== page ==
Marina City Board Promises Never to Support Landmark Status

(Photo: Does this look like a landmark to you? If you’re a Marina City condo board member, better keep that answer to yourself. Credit: Looper’s flickr photostream.)

The Marina Towers Condominium Association signed a little-known but publicly available legal agreement in 2003 promising never to seek or support landmark status for Marina City.

Who knew?

Apparently, not preservation champions Landmarks Illinois and Docomomo Midwest, who, on December 7, recommended such a designation to the Commission on Chicago Landmarks. In fact, according to local architecture blogger Lynn Becker, who discussed the recommendation earlier this month, Marina City meets all seven criteria for being designated a local landmark.

So why did the Marina Towers Condominium Association enter into a 2003 agreement with the commercial interests who share the block-sized property–notably including the House of Blues–to turn its back on landmarking Bertrand Goldberg’s twin-towered icons of mid-century modernism?

The 132-page legal agreement, publicly available from the Cook County Recorder of Deeds website as document no. 0310503013 (“Second Amended and Restated Operating Agreement Among Marina City Hotel Enterprises, Marina Towers Condominium Association, and HOB Marina City Partners”), holds few clues, but it does have some other surprises.

Consider page 47, section 14.4:

“14.4 Political Covenant.

The MTCA for itself, and for any successor, covenants that it will not initiate, enact, endorse or in any way give support to or voice support for any action which (a) seeks to have the Complex or any portion thereof designated as a landmark; (b) seeks to have the precinct in which the Complex is located voted “dry”; (c) opposes, or challenges or seeks the revocation of any liquor license issued or to be issued or renewed to (i) the House of Blues Owner (or any Affiliate) or Occupant of the House of Blues or (ii) the Hotel (or any Affiliate) or operator of the Hotel or (iii) any Occupant of any commercial space in the Hotel/Commercial Property; or (d) seeks to have the Marina City Complex’s current zoning changed. Moreover, at the request of either the Hotel/Commercial Owner or the House of Blues Owner, the MTCA shall issue a letter, addressed to any potential Commercial Space tenant as either the Hotel/Commercial Owner or the House of Blues Owner identifies, expressly restating and reconfirming the foregoing covenant and affirming the MTCA’s continuing adherence thereto.”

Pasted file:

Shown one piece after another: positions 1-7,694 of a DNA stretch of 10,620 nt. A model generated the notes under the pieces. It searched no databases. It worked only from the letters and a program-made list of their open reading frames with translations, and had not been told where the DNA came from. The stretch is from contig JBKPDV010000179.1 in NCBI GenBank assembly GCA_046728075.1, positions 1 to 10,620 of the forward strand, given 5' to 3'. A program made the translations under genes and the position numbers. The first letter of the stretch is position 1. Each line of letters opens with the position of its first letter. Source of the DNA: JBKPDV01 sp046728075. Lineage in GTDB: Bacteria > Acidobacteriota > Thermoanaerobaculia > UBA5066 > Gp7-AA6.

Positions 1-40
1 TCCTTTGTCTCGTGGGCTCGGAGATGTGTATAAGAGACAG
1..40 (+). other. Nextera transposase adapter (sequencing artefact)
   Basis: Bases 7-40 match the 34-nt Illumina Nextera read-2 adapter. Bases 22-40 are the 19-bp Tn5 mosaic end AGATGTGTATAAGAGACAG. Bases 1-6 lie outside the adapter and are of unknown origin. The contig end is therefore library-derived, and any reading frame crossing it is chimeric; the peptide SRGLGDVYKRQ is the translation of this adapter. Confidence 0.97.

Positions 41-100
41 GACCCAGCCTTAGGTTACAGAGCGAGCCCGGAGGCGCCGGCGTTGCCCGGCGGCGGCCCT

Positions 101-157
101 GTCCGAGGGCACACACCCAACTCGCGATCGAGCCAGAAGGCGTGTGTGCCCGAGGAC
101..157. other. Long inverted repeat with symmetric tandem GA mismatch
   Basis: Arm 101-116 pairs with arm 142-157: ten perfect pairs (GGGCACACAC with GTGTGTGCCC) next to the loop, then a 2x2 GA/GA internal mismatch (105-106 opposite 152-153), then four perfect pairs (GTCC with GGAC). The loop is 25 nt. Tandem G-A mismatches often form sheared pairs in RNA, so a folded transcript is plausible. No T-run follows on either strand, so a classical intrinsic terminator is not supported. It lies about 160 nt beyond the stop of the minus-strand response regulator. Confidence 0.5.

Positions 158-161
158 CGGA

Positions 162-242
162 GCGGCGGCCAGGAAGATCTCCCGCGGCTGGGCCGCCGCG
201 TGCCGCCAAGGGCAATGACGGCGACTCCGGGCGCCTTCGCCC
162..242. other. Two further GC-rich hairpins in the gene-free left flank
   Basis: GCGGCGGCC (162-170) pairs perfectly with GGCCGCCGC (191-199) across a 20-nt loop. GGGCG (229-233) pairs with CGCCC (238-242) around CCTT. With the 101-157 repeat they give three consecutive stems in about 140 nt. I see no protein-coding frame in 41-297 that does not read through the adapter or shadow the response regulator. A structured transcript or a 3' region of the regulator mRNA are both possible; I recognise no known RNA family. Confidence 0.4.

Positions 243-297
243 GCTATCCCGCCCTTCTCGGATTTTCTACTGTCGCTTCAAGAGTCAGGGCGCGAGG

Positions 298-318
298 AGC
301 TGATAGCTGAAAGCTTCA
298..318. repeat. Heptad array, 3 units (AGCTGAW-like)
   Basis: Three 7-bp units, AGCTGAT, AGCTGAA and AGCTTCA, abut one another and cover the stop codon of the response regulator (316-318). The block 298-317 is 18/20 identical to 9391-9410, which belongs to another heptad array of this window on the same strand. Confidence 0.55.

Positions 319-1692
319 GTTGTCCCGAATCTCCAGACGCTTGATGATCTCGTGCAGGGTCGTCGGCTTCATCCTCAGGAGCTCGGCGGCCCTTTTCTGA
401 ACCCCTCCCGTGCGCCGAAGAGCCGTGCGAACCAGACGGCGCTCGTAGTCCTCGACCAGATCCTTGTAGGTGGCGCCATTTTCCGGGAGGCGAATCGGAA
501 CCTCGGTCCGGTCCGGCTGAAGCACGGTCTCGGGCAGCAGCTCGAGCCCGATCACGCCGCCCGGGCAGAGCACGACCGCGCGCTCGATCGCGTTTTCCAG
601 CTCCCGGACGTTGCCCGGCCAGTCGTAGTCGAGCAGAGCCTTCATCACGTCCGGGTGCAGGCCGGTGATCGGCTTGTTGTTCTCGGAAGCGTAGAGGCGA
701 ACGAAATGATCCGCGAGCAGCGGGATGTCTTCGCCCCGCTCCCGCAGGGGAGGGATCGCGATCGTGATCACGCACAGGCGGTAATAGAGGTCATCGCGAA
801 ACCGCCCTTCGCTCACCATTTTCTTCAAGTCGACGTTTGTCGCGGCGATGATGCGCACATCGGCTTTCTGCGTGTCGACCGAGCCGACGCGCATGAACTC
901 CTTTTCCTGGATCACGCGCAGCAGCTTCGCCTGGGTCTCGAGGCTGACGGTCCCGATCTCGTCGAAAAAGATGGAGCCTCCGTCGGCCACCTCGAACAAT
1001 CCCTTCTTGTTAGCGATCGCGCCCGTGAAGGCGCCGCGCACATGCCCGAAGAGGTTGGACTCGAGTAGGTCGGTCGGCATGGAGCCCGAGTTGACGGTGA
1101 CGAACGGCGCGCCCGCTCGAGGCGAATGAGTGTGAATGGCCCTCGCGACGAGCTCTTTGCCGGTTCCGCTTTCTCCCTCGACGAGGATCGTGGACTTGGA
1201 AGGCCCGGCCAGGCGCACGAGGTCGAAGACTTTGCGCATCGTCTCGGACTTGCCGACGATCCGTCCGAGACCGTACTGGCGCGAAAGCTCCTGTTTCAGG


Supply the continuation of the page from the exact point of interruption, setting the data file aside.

Get that, folks? A covenant binding the condo board and its successors in perpetuity? One that the condo board is required to affirm, in writing, upon the request of the commercial owners? On the face of it, an odd agreement.

Wouldn’t residents benefit from increased property values that a landmark designation would almost surely generate? How about if the ever-present drunken rowdiness from House of Blues revelers finally got to be too much, and residents wanted to seek relief by requesting State authorities to suspend the HOB liquor license? Why would a condo board sign away what would seem to be options potentially beneficial to the owners that it represents?

Perhaps the price of peace between Marina City residents and the commercial interests who own everything from the 19th floor down–including the only access routes into the condominium towers–is for Marina City residents to shut up and keep smiling.

I wonder what kind of pressure was brought to bear on the Marina Towers Condominium Association in order for it to sign a “Political Agreement” like that. And I wonder why no one seems to knows about it. And if pressure really was brought to bear, then, at least for once, I truly feel sorry for the board. I’m sure lots of money and lots of time when into drafting the agreement. But no signatory comes away happy from entering into an agreement like that.

Well, maybe one does. But, sadly, not the one that represents the 1,300 people who live here.

Landmark lovers, if you’ve been asking yourselves lately why Marina City, itself, hasn’t been officially keen on landmark status, now you know. As far as why such demands were placed upon or agreed to by the MTCA, as a Marina City resident, I’d sure like to know the answer to that, myself.

Wouldn’t you?

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